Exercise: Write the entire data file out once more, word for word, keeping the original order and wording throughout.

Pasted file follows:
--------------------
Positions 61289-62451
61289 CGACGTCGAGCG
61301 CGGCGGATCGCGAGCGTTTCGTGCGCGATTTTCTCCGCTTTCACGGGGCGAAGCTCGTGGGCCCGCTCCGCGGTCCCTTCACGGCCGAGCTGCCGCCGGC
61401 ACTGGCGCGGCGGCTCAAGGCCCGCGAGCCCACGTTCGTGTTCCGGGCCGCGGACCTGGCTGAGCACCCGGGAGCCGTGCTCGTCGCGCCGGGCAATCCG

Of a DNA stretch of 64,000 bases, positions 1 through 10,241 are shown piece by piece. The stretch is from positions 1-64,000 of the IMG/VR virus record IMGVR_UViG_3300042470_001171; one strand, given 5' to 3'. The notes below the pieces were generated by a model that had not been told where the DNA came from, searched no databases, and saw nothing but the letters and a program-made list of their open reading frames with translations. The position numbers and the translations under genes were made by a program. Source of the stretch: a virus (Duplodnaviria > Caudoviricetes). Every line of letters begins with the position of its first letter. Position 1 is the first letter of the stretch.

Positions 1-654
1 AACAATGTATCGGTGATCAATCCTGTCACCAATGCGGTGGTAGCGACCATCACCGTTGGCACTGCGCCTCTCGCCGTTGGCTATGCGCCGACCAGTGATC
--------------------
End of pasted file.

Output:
Positions 61289-62451
61289 CGACGTCGAGCG
61301 CGGCGGATCGCGAGCGTTTCGTGCGCGATTTTCTCCGCTTTCACGGGGCGAAGCTCGTGGGCCCGCTCCGCGGTCCCTTCACGGCCGAGCTGCCGCCGGC
61401 ACTGGCGCGGCGGCTCAAGGCCCGCGAGCCCACGTTCGTGTTCCGGGCCGCGGACCTGGCTGAGCACCCGGGAGCCGTGCTCGTCGCGCCGGGCAATCCG

Of a DNA stretch of 64,000 bases, positions 1 through 10,241 are shown piece by piece. The stretch is from positions 1-64,000 of the IMG/VR virus record IMGVR_UViG_3300042470_001171; one strand, given 5' to 3'. The notes below the pieces were generated by a model that had not been told where the DNA came from, searched no databases, and saw nothing but the letters and a program-made list of their open reading frames with translations. The position numbers and the translations under genes were made by a program. Source of the stretch: a virus (Duplodnaviria > Caudoviricetes). Every line of letters begins with the position of its first letter. Position 1 is the first letter of the stretch.

Positions 1-654
1 AACAATGTATCGGTGATCAATCCTGTCACCAATGCGGTGGTAGCGACCATCACCGTTGGCACTGCGCCTCTCGCCGTTGGCTATGCGCCGACCAGTGATC